Weather can be a problem to reach or get out of rural destinations in the Andes accessible by dirt roads only. In the rainy season for long periods many parts of the jungle is accessible by flights only. When traveling away from the coastal area it is always good to have a plan-B in mind.
In my experience the Andes can be enjoyed even during its rainy period. Many days start sunny and rain clouds only arrive in the afternoon making half of the day still enjoyable. Though bear in mind, rain can fall heavily and you need good waterproofs if you are outdoors.
Because first time visitors to Peru mostly travel across the southern part of the country to include Machu Picchu in their trip, the northern part of the country is less discovered for foreign travelers. It hides real treasures like Cordillera Blanca (a snow capped mountain range with the highest peaks in Peru) a real mecca for climbers and high altitude trekkers from all over the world. The cloud forest in the high jungle is home to the deepest waterfalls of Peru with a special flora and fauna. You can also find countless archaeological sites in each region from Kuelap to Chan Chan and the Royal Tombs of Sipan.
Peru can hide some unexpected events to influence your holiday. Roads can be blocked by protest of locals, sever weather conditions,..or simply your vehicle might brake down. Part of the country is in seismically active area with occasional volcanic activity. But it can also hide nice surprises from finding yourself in the middle of a local festival or event to discovering unknown places during an unplanned stopover. Many times these hidden places are the best where you can observe real life of the local people.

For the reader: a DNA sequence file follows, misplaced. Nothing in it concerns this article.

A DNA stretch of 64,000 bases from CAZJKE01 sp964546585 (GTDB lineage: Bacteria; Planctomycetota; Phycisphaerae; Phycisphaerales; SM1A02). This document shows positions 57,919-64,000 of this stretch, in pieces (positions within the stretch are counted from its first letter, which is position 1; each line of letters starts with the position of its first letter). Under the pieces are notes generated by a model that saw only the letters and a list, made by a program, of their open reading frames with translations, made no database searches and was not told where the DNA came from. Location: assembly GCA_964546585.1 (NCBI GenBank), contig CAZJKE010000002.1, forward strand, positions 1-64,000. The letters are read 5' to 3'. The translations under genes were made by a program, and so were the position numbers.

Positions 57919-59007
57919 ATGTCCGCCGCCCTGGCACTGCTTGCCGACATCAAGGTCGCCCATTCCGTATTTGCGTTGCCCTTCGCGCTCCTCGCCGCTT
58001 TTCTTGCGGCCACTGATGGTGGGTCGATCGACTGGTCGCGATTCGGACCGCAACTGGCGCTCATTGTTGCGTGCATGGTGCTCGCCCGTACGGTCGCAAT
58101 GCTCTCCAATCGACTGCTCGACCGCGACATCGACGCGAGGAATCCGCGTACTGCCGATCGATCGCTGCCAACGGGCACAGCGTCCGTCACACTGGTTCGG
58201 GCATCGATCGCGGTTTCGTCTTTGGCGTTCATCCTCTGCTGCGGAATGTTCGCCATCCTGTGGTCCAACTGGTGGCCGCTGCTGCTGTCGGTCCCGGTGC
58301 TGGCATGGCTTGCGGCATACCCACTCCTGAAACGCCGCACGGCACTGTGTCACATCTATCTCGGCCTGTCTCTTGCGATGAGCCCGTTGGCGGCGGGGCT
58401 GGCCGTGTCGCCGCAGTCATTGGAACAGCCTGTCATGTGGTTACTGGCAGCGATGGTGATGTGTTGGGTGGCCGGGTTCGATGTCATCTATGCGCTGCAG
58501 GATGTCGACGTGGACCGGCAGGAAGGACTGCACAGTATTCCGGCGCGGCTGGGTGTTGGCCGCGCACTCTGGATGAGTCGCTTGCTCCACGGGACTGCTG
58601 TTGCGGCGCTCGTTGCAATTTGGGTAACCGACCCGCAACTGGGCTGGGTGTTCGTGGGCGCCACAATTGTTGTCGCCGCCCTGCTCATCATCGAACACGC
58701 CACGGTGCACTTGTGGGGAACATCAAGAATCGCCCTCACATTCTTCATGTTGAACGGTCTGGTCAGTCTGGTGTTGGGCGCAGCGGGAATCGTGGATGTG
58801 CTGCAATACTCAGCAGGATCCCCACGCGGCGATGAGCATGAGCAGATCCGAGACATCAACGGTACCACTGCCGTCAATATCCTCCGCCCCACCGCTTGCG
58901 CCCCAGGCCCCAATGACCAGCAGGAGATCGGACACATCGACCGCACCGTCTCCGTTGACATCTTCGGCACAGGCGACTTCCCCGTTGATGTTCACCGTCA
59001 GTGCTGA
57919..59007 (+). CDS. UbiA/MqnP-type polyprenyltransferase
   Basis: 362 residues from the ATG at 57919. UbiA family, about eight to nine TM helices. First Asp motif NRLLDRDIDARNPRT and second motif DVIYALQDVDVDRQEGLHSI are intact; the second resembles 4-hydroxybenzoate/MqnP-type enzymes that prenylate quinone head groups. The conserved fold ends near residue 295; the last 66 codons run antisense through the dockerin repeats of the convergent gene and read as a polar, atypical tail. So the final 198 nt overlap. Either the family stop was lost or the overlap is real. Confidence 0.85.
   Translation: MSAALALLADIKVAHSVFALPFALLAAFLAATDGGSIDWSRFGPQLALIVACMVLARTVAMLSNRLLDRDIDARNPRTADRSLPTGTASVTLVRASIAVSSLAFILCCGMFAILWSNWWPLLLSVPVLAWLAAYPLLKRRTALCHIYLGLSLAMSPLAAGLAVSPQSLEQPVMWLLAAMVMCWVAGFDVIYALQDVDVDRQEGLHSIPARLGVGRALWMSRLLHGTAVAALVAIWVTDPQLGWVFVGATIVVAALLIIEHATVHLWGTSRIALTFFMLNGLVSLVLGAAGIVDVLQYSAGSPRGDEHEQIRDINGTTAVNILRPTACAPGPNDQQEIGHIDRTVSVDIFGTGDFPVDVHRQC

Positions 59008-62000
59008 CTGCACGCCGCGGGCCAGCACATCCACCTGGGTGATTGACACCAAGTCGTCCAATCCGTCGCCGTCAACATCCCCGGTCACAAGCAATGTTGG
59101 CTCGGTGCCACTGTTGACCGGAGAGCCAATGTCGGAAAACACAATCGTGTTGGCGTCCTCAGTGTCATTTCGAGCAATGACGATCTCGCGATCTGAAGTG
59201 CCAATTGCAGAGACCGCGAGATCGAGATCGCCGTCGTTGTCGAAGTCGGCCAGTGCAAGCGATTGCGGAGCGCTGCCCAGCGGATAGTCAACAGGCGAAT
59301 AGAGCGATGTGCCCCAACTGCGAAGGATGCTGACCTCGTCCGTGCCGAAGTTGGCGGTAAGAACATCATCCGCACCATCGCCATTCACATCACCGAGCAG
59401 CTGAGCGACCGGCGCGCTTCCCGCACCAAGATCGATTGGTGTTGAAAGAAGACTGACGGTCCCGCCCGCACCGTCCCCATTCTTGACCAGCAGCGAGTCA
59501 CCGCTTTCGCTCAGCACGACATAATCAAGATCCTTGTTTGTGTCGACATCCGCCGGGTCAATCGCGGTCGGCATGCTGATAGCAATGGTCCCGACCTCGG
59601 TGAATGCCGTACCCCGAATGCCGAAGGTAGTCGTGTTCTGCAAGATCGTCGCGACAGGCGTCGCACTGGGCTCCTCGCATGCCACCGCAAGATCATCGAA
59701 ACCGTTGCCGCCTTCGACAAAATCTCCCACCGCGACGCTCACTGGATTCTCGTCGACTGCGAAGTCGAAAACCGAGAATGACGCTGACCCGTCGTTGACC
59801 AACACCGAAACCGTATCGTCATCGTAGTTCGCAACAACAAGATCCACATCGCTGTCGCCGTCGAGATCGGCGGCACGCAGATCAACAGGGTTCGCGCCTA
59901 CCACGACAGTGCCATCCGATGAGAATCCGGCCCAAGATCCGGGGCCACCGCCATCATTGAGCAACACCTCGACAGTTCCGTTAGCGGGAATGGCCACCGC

If you are more flexible with choosing the dates for your vacation best time to travel is out of the USA/European summer holiday season (July/August) and South American summer holiday months (Christmas till February). Some places can get very crowded and prices can spike during these periods. Also international flights to Lima tend to be much higher for whole July and August.
For holiday vaccinations please consult your doctor a good time ahead of your holiday. Generally for the Coast / Andes Mountain / Highland / Cusco / Machu Picchu / Lake Titicaca area no special vaccination is needed. If visiting jungle area, prevention against malaria is recommended and yellow fever vaccination is compulsory. Please note that some people are more other less resistant against higher altitude so will need more time for acclimatization. Herbal tea (mate) from coca leaves and "soroche" pills sold in local pharmacies can help to prevent and fight altitude sickness . Please make sure that your travel insurance gives you a cover up to the highest altitude you are planning to travel through.
Lately the first direct flight started to operate by British Airways from London Gatwick Airport to Lima making it possible to make a flight from the UK without intermediate stops.
Do you need further information? Have you got any unanswered question regarding Peru? Drop me a line using the form in the "Get in Touch" section or email me to email@example.com . Thank you for visiting my website.